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Maternal depressive symptoms during pregnancy have been reported in some, but not all, studies to be associated with an increased risk of preterm birth (PTB), low birth weight (LBW), and intrauterine growth restriction (IUGR).
To estimate the risk of PTB, LBW, and IUGR associated with antenatal depression.
We searched for English-language and non–English-language articles via the MEDLINE, PsycINFO, CINAHL, Social Work Abstracts, Social Services Abstracts, and Dissertation Abstracts International databases (January 1980 through December 2009). We aimed to include prospective studies reporting data on antenatal depression and at least 1 adverse birth outcome: PTB (<37 weeks’ gestation), LBW (<2500 g), or IUGR (<10th percentile for gestational age). Of 862 reviewed studies, 29 US-published and non–US-published studies met the selection criteria.
Information was extracted on study characteristics, antenatal depression measurement, and other biopsychosocial risk factors and was reviewed twice to minimize error.
Pooled relative risks (RRs) for the effect of antenatal depression on each birth outcome were calculated using random-effects methods. In studies of PTB, LBW, and IUGR that used a categorical depression measure, pooled effect sizes were significantly larger (pooled RR [95% confidence interval]=1.39 [1.19–1.61], 1.49 [1.25–1.77], and 1.45 [1.05–2.02], respectively) compared with studies that used a continuous depression measure (1.03 [1.00–1.06], 1.04 [0.99–1.09], and 1.02 [1.00–1.04], respectively). The estimates of risk for categorically defined antenatal depression and PTB and LBW remained significant when the trim-and-fill procedure was used to correct for publication bias. The risk of LBW associated with antenatal depression was significantly larger in developing countries (RR=2.05; 95% confidence interval, 1.43–2.93) compared with the United States (RR=1.10; 95% confidence interval, 1.01–1.21) or European social democracies (RR=1.16; 95% confidence interval, 0.92–1.47). Categorically defined antenatal depression tended to be associated with an increased risk of PTB among women of lower socioeconomic status in the United States.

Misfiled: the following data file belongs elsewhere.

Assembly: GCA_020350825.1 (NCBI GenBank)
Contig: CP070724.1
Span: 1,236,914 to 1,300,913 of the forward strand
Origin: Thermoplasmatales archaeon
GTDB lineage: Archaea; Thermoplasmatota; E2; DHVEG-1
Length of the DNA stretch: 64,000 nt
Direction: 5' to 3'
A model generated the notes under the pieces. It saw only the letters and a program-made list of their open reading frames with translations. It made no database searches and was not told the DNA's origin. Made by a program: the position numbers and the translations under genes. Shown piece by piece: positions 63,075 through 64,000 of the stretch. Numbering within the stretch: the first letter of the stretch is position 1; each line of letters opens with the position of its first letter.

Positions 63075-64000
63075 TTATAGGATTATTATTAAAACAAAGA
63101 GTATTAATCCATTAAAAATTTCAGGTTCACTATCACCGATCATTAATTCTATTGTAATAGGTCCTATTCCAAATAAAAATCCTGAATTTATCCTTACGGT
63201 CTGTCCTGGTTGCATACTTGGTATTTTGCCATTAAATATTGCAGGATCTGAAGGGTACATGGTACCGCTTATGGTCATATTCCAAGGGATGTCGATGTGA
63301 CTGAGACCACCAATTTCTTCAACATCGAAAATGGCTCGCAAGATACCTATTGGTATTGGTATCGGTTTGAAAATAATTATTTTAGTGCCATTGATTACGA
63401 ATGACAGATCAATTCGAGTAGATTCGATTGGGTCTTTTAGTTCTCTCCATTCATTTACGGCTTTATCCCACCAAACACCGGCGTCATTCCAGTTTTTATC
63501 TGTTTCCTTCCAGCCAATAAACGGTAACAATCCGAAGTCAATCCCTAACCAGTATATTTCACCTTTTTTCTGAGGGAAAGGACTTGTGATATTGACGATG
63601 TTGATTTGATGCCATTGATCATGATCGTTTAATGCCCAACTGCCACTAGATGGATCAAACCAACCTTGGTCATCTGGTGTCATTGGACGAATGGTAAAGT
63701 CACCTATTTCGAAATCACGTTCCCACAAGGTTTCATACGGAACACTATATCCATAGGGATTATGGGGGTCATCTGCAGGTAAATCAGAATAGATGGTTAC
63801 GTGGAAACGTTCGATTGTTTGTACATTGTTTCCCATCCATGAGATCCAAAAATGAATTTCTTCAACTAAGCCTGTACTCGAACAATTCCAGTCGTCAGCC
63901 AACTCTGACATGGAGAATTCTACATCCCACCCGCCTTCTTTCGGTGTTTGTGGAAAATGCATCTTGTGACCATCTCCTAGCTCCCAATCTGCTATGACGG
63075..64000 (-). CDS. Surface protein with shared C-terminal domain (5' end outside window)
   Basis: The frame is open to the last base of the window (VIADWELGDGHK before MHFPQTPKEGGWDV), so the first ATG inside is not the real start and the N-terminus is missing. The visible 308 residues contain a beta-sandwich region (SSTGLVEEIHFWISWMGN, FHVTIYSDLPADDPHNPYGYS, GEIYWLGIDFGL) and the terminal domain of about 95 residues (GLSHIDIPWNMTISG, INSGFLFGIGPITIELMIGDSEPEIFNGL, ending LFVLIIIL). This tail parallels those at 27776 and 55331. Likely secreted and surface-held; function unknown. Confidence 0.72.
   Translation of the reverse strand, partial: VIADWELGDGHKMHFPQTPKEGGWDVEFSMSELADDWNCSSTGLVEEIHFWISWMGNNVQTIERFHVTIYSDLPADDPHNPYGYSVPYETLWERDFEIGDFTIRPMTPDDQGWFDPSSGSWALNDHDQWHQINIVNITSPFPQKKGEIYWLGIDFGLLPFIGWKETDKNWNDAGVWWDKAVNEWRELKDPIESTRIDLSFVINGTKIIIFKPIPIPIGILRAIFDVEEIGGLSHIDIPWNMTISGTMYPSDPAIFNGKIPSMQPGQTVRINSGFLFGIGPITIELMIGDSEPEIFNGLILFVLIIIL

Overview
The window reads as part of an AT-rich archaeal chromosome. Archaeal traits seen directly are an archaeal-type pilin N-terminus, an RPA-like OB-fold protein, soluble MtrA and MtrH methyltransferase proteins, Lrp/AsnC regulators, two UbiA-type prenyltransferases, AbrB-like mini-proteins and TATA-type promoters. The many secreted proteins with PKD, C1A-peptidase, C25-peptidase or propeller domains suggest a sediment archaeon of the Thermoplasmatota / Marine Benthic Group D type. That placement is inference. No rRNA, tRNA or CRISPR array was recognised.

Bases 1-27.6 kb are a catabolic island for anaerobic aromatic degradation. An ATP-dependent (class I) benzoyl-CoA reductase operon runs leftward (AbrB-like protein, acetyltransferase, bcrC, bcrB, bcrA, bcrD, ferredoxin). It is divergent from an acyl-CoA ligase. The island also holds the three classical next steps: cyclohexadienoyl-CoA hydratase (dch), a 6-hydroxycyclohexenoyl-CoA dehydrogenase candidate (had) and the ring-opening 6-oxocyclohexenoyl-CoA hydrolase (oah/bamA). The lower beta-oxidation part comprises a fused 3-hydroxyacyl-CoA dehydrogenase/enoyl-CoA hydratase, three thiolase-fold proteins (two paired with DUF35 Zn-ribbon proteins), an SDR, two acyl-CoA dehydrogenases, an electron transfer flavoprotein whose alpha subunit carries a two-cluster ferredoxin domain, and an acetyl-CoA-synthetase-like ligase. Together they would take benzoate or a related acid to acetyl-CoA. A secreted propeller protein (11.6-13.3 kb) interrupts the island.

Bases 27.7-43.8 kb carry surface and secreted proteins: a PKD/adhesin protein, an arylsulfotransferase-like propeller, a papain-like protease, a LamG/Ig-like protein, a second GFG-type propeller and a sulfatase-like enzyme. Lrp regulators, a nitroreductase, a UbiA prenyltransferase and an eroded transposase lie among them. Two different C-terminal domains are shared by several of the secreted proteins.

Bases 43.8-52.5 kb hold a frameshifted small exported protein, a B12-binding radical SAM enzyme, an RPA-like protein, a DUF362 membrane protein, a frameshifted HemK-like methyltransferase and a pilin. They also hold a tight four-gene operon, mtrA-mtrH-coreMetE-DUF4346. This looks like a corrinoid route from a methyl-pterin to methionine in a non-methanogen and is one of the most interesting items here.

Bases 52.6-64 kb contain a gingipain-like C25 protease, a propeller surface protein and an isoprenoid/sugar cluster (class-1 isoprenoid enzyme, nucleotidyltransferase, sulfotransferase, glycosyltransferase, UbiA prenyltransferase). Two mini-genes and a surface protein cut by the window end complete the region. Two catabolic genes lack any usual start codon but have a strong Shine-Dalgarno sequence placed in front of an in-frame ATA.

Women with depression during pregnancy are at increased risk for PTB and LBW, although the magnitude of the effect varies as a function of depression measurement, country location, and US socioeconomic status. An important implication of these findings is that antenatal depression should be identified through universal screening and treated.
Preterm birth (PTB), Low birth weight (LBW), and intrauterine growth restriction (IUGR) are the leading causes of neonatal, infant, and childhood morbidity, mortality, and neurodevelopmental impairments and disabilities worldwide.1–5 Maternal depression during pregnancy has begun to be recognized as a factor that may adversely alter pregnancy outcomes.6–8 Depression also has been linked to known risk factors for adverse pregnancy outcomes such as smoking,9,10 substanceabuse,11 hypertension,12,13 preeclampsia,14,15 and gestational diabetes.16,17 Recent estimates of the prevalence of major depression during pregnancy show that from 8.3%18 to 12.7%19 of US women experience this condition. Moreover, many community-based studies have indicated that poor urban women from minority backgrounds20–22 are at least twice as likely as middle-class women23–25 to meet diagnostic criteria for major and minor depression during pregnancy and the postpartum period (20%–25% vs 9%–13%, respectively). These findings are congruent with epidemiological data showing higher rates of depression in poor young women26 and with data on prevalence rates of perinatal depression for women in developing countries.27–29
Research findings during the last decades on the links between antenatal depression and PTB, LBW, and IUGR have revealed a relatively inconsistent and inconclusive picture.30 Some evidence indicates that depression during pregnancy may be significantly related to PTB,31,32 LBW,33,34 and IUGR,35 whereas other studies have reported no direct association.36–38 Reasons for these contradictory results are most likely related to differences in (1) study design, methods, sample sizes, and the timing, frequency, and type of antenatal depression measurement; (2) misclassification bias with respect to depression or birth outcomes; (3) the populations studied; and (4) the extent to which studies control for confounding factors of PTB, LBW, or IUGR such as socioeconomic status (SES), race/ethnicity, antidepressant use during pregnancy, smoking, substance abuse, previous preterm birth, or obstetric/medical complications.